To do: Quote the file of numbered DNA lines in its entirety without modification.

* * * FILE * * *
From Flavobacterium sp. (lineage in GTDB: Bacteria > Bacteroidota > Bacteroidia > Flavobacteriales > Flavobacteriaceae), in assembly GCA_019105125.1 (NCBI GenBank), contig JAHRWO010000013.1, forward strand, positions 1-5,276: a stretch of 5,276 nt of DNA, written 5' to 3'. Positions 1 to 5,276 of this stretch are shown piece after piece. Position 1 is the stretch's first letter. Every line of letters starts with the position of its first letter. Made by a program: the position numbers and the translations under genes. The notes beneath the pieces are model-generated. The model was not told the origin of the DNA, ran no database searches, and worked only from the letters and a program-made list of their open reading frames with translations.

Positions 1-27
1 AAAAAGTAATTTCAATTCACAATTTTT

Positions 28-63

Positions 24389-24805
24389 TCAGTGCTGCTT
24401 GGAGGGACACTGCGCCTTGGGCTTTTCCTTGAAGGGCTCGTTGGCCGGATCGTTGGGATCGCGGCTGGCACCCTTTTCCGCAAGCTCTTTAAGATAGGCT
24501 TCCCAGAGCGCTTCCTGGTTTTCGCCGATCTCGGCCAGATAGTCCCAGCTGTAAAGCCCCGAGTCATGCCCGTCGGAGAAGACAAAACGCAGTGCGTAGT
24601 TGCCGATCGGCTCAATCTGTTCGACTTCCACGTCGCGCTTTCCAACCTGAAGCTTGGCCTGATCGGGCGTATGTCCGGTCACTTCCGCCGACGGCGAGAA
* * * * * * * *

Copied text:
From Flavobacterium sp. (lineage in GTDB: Bacteria > Bacteroidota > Bacteroidia > Flavobacteriales > Flavobacteriaceae), in assembly GCA_019105125.1 (NCBI GenBank), contig JAHRWO010000013.1, forward strand, positions 1-5,276: a stretch of 5,276 nt of DNA, written 5' to 3'. Positions 1 to 5,276 of this stretch are shown piece after piece. Position 1 is the stretch's first letter. Every line of letters starts with the position of its first letter. Made by a program: the position numbers and the translations under genes. The notes beneath the pieces are model-generated. The model was not told the origin of the DNA, ran no database searches, and worked only from the letters and a program-made list of their open reading frames with translations.

Positions 1-27
1 AAAAAGTAATTTCAATTCACAATTTTT

Positions 28-63

Positions 24389-24805
24389 TCAGTGCTGCTT
24401 GGAGGGACACTGCGCCTTGGGCTTTTCCTTGAAGGGCTCGTTGGCCGGATCGTTGGGATCGCGGCTGGCACCCTTTTCCGCAAGCTCTTTAAGATAGGCT
24501 TCCCAGAGCGCTTCCTGGTTTTCGCCGATCTCGGCCAGATAGTCCCAGCTGTAAAGCCCCGAGTCATGCCCGTCGGAGAAGACAAAACGCAGTGCGTAGT
24601 TGCCGATCGGCTCAATCTGTTCGACTTCCACGTCGCGCTTTCCAACCTGAAGCTTGGCCTGATCGGGCGTATGTCCGGTCACTTCCGCCGACGGCGAGAA